Art and Cultural Exchange along the Silk Road

December 26, 2009June 5, 2011

The trade routes known collectively as the Silk Road not only allowed merchants throughout Asia and Europe to exchange goods — such as Chinese silk, Byzantine gold, and Indian spices – but they also introduced people in disparate parts of the continent to new beliefs, systems of government, literary genres, musical styles, and visual forms. In turn, these exchanges shaped each region’s art, language, religion, economics, and politics.

Drawing from the Ackland’s celebrated collection of Asian art, the special exhibition Art and Cultural Exchange along the Silk Road features over sixty objects which were created along these storied corridors of trade. Individually and in groups, these objects — dating from the first through the sixteenth centuries — reflect the broad scope of cultural exchange which occurred along the Silk Road. Newly acquired Chinese ceramics, a rarely seen sixteenth-century Russian painting, vibrant Roman glass from the first three centuries of the millennium, and Hellenistic coins are only a few of the objects which have either never been seen in the Museum, or have not been exhibited in many years. These will join several longtime Ackland favorites, including the fifteenth-century Thai Head of Buddha, the 1570 Mosque Lintel with Calligraphy, and the second-century Indian sculpture of a Yakshi.

Installed in three Museum galleries, Art and Cultural Exchange along the Silk Road highlights the significance of trade-related cross-cultural contact with works of art created and traded in numerous parts of Asia and Europe — from China and India to points west (Iran, Syria, Italy, and France), north through Afghanistan, Pakistan, Tibet, Nepal, on to Russia, and south and east to Burma, Thailand, and Japan.

Director of Academic Programs Carolyn Allmendinger, curator of the exhibition, collaborated with a number of UNC-Chapel Hill faculty members and students to shape the form and content of Art and Cultural Exchange along the Silk Road. Specialists in Asian history, art, languages, literature, religion, and geography suggested connections between objects and ideas, ways to understand the works of art as evidence of historical trends, and posed questions and issues for visitors to consider. Brand new research will continue throughout the course of the exhibition as scholars continue to examine the objects on view, approaching the exhibition itself as an ongoing research project. New findings and perspectives will appear as additional wall labels installed periodically.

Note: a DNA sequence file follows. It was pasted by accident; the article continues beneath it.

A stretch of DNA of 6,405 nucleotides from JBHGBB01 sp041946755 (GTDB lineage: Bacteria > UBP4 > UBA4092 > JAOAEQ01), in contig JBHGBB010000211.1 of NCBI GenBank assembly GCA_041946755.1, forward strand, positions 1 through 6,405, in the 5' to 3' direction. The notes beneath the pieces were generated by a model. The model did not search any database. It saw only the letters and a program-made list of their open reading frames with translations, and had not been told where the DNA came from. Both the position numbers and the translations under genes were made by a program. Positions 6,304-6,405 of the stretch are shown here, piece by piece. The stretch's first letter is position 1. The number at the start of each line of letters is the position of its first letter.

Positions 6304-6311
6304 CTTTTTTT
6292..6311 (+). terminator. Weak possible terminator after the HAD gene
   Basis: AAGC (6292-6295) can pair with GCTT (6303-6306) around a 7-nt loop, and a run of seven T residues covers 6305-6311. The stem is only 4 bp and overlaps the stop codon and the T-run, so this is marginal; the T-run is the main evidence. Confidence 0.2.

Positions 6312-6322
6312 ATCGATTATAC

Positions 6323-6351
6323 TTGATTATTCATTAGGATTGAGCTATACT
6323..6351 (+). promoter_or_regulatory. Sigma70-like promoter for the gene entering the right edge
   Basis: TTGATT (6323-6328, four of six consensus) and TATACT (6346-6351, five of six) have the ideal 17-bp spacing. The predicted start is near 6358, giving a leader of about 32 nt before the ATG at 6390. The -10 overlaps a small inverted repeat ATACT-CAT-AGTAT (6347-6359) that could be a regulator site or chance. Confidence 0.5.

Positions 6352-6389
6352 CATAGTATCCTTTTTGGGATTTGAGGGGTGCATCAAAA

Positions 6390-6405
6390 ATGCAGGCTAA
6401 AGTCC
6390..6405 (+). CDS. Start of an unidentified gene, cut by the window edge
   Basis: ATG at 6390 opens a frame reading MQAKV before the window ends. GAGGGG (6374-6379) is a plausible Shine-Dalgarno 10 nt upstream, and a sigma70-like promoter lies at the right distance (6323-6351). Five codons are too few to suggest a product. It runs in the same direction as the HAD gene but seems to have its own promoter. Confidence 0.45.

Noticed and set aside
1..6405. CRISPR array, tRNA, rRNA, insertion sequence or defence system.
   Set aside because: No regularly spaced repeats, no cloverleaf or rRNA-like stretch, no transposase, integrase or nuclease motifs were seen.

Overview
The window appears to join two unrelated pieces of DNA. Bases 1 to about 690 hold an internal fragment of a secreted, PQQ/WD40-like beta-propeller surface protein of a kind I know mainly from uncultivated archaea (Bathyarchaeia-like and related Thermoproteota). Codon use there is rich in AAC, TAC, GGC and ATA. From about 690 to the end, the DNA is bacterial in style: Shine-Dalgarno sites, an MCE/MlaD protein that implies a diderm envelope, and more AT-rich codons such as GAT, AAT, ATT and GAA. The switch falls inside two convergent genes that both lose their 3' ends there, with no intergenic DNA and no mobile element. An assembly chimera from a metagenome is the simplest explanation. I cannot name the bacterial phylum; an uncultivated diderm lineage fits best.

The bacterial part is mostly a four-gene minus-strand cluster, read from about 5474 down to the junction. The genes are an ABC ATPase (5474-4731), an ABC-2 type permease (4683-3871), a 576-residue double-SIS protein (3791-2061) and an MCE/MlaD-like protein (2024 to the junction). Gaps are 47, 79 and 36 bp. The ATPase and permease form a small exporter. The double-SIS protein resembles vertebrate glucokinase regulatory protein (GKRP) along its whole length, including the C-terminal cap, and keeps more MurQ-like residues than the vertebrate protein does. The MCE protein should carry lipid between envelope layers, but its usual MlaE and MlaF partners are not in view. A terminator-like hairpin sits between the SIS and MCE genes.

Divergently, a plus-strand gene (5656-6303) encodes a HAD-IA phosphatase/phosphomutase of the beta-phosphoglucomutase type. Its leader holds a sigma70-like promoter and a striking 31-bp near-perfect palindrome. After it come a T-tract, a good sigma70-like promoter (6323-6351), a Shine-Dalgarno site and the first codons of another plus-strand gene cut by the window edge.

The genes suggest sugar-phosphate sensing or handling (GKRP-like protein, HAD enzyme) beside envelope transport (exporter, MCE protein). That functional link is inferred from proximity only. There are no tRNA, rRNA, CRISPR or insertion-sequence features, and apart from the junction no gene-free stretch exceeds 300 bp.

“This exhibition gives us the opportunity to bring together two of the Ackland’s greatest resources: our University collaborators and our Asian art collection,” said Allmendinger.

Art and Cultural Exchange along the Silk Road uses the relationships between objects from geographically distinct regions to illustrate the considerable cultural exchange that occurred along the Silk Road. For example, a second-century funerary relief sculpture from Palmyra (in Syria) and a Buddhist narrative relief sculpture from Gandhara (in Pakistan and Afghanistan) both share specific visual characteristics — details of drapery folds, ornamental garlands, and decorative columns — that suggest the close cultural connections between these regions in Asia and the ancient Mediterranean. Similarly, centuries later, a sixteenth-century lintel from a mosque in India bears inscriptions in Arabic and Persian, a cultural mix indicative of the diverse linguistic, religious, and political traditions deeply embedded in that region and due in large part to the influence of the Silk Road.

“As the works in this exhibition suggest, modern notions of globalization have strong historical antecedence,” said Ackland Director Emily Kass. “Alone, these objects are interesting and beautiful works of art, but together they tell an entirely different story about cultural interaction and influence.”

In addition to the works of art on display, Art and Cultural Exchange along the Silk Road will use maps produced by University scholars and period maps drawn from the Rare Book Collection at the Wilson Library to illustrate the paths along which these works traveled. Text panels and related materials explore the objects’ visual characteristics and connect them with other forms of historical evidence. Music, food, textiles, and literature are just some of the themes that will be explored in public programs related to the exhibition.

In 2010-2011 public programming for Art and Cultural Exchange along the Silk Road is made possible by the generosity of Philip and Linda Carl.

Image Credit: Unidentified artist, Indian, Gandhara region; The Offering of the Four Bowls to Buddha, second century; gray schist, 16 3/4 x 18 7/16 x 3 5/8 in. (42.5 x 46.8 x 9.2 cm); Gift of Clara T. and Gilbert J. Yager and Ackland Fund, 90.35